5Rated 5 stars
By Latria Graham
Two Olympians talk about the origins of their friendship and how it changed their careers
It's an unassuming sight just outside of Portland, Oregon. Two slight runners, one blonde, one brunette, running stride-for-stride on an asphalt trail not far from Nike headquarters. There is little to pay attention to until you notice their pace as they pass other athletes on the trail—no one else can keep up.
These are not your average runners. The woman in the blue with a blonde braided ponytail is Shalane Flanagan, four-time Olympian. As of November 2017, she is also the first American woman to win the New York City Marathon in 40 years. In the green, with brown curls bouncing behind her, and matching Flanagan's pace stride for stride, is her training partner, Amy Cragg, a two-time Olympian. With her bronze in the marathon at the 2017 World Championships, Cragg became the first American woman to medal in that race since 1983.
The pair are out for their regularly scheduled run and the Monday afternoon sun peeks through pine trees as they dash down the trail. As their careers gain momentum, photoshoots and interviews fill their schedules, but they always find time to work out together.
Cragg and Flanagan have been training partners since 2015. Their alliance is proof that at times it takes more than preparation and determination to make it to the finish line. Cragg and Flanagan's joint performance in the marathon at the 2016 Olympic Trials in Los Angeles is confirmation that their union helps them overcome even the most daunting of obstacles.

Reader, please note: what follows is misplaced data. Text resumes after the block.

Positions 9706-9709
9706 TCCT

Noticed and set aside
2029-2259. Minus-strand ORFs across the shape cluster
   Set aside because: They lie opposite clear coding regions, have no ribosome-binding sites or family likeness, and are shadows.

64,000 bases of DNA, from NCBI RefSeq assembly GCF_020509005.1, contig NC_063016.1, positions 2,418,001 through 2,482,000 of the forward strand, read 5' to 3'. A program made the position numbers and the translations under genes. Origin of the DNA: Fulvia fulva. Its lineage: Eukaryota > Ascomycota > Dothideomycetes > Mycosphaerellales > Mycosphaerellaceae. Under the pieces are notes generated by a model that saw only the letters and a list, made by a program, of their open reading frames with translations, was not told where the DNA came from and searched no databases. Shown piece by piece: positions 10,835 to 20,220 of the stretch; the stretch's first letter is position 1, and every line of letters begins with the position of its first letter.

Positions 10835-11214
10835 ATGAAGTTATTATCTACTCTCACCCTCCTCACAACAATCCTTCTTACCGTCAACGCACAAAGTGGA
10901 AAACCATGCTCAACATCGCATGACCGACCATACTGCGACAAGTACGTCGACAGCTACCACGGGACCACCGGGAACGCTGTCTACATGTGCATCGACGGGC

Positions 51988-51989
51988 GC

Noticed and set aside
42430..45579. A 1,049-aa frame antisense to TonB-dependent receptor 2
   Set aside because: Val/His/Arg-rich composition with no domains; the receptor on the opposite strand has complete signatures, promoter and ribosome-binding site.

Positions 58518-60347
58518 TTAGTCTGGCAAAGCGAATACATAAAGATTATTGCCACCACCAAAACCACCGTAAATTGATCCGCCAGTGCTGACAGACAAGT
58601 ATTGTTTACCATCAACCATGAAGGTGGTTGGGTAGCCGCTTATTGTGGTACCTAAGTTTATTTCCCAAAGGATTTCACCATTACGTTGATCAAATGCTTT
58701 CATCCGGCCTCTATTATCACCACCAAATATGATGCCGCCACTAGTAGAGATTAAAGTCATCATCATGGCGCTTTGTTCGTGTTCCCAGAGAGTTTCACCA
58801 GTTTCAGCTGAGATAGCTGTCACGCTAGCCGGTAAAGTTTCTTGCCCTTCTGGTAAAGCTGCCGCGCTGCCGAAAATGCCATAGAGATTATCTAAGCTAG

“There's a misconception that to be competitive in sports you have be competitive all the time, especially in running because it's seen as an individual sport," Cragg says. “The reality is you'll raise each other up if you're more encouraging instead of competing in practice." Their approach seems to be working.
As the teammates move forward and face whatever 2018 may bring, they believe that their unified training efforts will continue to propel them to the top of the podium. Even when they're in different locales, rarely a day goes by that they don't talk, or text.
5Rated 5 stars
Free RN 2018
4Rated 4 stars
5Rated 5 stars
“When I trained for Worlds I had a really bad workout," Cragg says. “Just completely bombed it. I texted her right away."
In that workout Cragg's tempo work was off pace and she produced sub-par split times. Towards the end of the exercise she was out of gas. Flanagan, who was in Atlanta for an appearance at the Atlanta Journal-Constitution Peachtree Road Race, refused to let her teammate get rattled by one bad run. So she helped her evaluate what went wrong. They talked about nutrition and hydration, and analyzed the anxiety that prevented Cragg from regrouping and recovering. Flanagan also encouraged her to look over her training logs and remember the many other workouts she'd done well. Cragg believes moments like those made a difference in her ability to perform so well a month later in London for the World Championships.
For both women 2017 has turned out to be a watershed year for their careers. Their successes have also brought some new acclaim to their sport, which makes them happy. They understand that most of what they do—the two-a-day runs, weight room workouts, and speed drills—happens in the shadows, away from the spotlight.
“What we do is a very weird profession," Cragg says. “Even amongst distance runners it's just different training for the marathon so it's really hard to explain it to people around you."